In 1948 Pendleton Herring became president of the Social Science Research Council.[2] During his twenty-year presidency the SSRC became one of the leading organizations in the advancement of social science. Herring's goals were to increase the quality of research by taking better information and analyzing it with stricter methods. Pendleton also strived to make the information available to policy makers to aid in decision making. During Pendleton’s twenty year presidency the SSRC budget was quadrupled from less than $500,000 to $2,000,000 annually. Pendleton Herring’s presidency drew many leading scholars to the SSRC to serve on boards and committees. In 1962 during his presidency Pendleton Herring also became the president of the Woodrow Wilson Foundation and in 1968 Herring retired from the SSRC.

Woodrow Wilson Foundation[edit]

In 1968 E. Pendleton Herring became the president of the Woodrow Wilson Foundation.[1] As president of the Woodrow Wilson Foundation Pendleton was active in persuading the Johnson administration and the Congress to create the Woodrow Wilson International Center for Scholars which was built in Washington, D.C.. Herring also help with the project of publishing The Papers of Woodrow Wilson. Herring served as president of the Woodrow Wilson Foundation for nearly thirty years.


Pendleton Herring received many awards for his work across his career as a political scientist. In 1946 Pendleton received the Navy Citation and Distinguished Civilian Service Award in 1946 for his efforts with Ferdinand Eberstadt and his study on combining the military branches. Pendleton also received the Charles E. Merriam award in 1979 for his work in public service and the James Madison Award in 1987 in for his scholarship.


  1. ^ a b c d "Oral Histories of a Discipline". Political Science in America. University Press of Kentucky. 1991. ISBN 9780813150888. JSTOR j.ctt130j694.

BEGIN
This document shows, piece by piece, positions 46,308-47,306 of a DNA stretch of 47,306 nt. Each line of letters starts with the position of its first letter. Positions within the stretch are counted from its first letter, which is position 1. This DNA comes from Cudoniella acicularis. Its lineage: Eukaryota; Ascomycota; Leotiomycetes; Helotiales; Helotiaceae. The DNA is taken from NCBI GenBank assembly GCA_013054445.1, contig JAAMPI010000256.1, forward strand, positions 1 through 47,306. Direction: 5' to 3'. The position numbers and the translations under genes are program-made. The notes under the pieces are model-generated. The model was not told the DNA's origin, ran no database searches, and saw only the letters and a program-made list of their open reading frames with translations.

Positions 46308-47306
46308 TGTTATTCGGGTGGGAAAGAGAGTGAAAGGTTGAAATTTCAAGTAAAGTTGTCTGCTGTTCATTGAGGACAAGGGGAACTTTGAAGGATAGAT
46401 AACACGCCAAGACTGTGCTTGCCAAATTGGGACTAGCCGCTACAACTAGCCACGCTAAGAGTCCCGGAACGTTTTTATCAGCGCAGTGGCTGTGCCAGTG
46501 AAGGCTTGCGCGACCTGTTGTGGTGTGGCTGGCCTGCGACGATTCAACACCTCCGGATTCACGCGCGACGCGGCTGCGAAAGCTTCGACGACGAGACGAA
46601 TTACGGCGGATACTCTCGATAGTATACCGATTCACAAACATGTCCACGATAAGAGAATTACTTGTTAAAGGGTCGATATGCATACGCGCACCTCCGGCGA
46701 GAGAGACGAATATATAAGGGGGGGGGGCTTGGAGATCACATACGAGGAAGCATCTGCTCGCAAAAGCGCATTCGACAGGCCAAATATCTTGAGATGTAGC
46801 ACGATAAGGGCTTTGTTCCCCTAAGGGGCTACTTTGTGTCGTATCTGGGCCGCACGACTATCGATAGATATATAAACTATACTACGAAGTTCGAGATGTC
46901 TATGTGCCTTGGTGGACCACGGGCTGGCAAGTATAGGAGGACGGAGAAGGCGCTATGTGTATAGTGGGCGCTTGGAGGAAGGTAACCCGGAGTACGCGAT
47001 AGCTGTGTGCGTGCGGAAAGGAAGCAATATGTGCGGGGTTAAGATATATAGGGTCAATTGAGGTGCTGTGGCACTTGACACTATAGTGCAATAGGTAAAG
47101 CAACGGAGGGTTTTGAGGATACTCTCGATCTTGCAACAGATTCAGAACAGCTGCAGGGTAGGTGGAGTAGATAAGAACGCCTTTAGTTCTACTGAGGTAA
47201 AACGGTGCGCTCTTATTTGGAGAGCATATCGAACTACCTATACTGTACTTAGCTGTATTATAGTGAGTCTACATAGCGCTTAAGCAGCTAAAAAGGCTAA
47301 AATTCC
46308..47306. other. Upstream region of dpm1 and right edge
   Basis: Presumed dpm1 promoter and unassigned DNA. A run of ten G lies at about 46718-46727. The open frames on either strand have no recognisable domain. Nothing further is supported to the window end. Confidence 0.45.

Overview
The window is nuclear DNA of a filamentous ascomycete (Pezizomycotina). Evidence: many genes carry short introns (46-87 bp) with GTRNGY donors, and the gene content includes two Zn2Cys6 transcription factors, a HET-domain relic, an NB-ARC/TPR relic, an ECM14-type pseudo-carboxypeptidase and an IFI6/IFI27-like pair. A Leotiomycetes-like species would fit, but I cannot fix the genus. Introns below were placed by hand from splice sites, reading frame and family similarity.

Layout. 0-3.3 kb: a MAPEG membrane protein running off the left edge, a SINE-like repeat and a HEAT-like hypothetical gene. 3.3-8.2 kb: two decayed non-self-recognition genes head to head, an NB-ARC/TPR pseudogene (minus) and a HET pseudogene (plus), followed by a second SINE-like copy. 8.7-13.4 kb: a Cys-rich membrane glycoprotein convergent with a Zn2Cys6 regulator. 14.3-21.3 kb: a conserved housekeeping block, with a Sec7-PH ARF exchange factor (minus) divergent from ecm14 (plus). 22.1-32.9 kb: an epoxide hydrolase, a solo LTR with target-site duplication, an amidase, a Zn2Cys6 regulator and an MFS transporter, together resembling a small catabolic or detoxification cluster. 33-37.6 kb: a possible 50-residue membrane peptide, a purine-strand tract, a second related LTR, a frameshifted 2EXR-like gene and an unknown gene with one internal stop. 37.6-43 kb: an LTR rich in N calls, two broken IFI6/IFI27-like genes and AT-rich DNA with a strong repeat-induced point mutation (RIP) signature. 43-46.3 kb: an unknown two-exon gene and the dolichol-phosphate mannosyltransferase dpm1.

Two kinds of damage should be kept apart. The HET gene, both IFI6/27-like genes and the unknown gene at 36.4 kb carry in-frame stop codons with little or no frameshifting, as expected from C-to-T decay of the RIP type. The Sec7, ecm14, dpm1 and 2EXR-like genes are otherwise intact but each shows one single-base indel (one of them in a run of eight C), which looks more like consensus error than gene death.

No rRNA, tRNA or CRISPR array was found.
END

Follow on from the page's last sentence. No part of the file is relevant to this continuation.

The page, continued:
2. ^ a b Ranney, Austin (January 2005). "Pendleton Herring" (PDF). American Philosophical Society. PS: Political Science & Politics. Archived from the original (PDF) on March 4, 2016. Retrieved November 6, 2015.
  3. ^ Stuart, Douglas (November 2000). Organizing for National Security (PDF). pp. 5–25.
  4. ^ "Political Intellectual Pendleton Herring, 100 (washingtonpost.com)". www.washingtonpost.com. Retrieved 2015-11-23.
  • Ranney, Austin, and Fred Greenstein. "Pendleton Herring." American Philosophical Society, PS: Political Science & Politics, 2005. Web. 6 Nov.2015.
    E. Pendleton Herring was one of the most prolific Political Science and Public Administration scholars of the 20th century. E. Pendleton Herring was born on October 27, 1903, and attended Johns Hopkins University where he received his degree in English and his Ph.D in political science. While Herring was at Harvard University he was the secretary of Harvard's Graduate School of Public Administration from 1936 to 1947.
  • "Organizing for National Security." Strategicstudiesinstitute.army.mil. Ed. Douglas Stuart. 1 Nov. 2000. Web. 6. Nov.2015.
    During Herring lifetime he wrote many books, one of his most influential was his book The Impact of War which was publish in 1941. His book was one of the first to use the term "national security" and it described what Herring believed a national security bureaucracy should look like. His book was well received and his thesis helped create the National Security Act of 1947. Herring had a large impact on the United States foreign policy and United States federal agencies during the war.
  • Lehmann-Haupt, Christopher. "Pendleton Herring, 100, Pioneer in Political Science." The New York Times. 21 Aug. 2004. Web. 6. Nov.2015
    Pendleton Herring had a very vibrant career which had a large impact on the United States and academia. Pendleton served as Harvard's first Secretary of the Graduate School of Public administration which he help develop the curriculum for. Herring also served as president of the Social Science Research Council from 1948 to 1968. the SSRC was influential in advancing the way people think about political science.
  • Baer, Michaerl A., Malcolm E. Jewell, and Lee Sigelman, eds.. "E. Pendleton Herring". Political Science in America: Oral Histories of a Discipline. Ed. Michael A. Baer, Malcolm E. Jewel, and Lee Sigelman. University Press of Kentucky, 1991. 22–39. Web..
  • Herring E. Pendleton, "Social Forces and The Reorganization of the Federal Bureaucracy". The Southwestern Social Science Quarterly 15.3 (1934): 185–200.
    This was one of Pendleton's own works and it give a view at some of his ideological views regarding the government Bureaucracy. In this book Herring debates the need for federal reform. He starts off by listing presidents who pushed for federal reorganization and their first futile attempts at reform. After the billion dollar deficit of 1931 legislators were more inclined to listen to reform ideas. although little progress was made in reform Herring argued that great progress had been made in the studying of administration.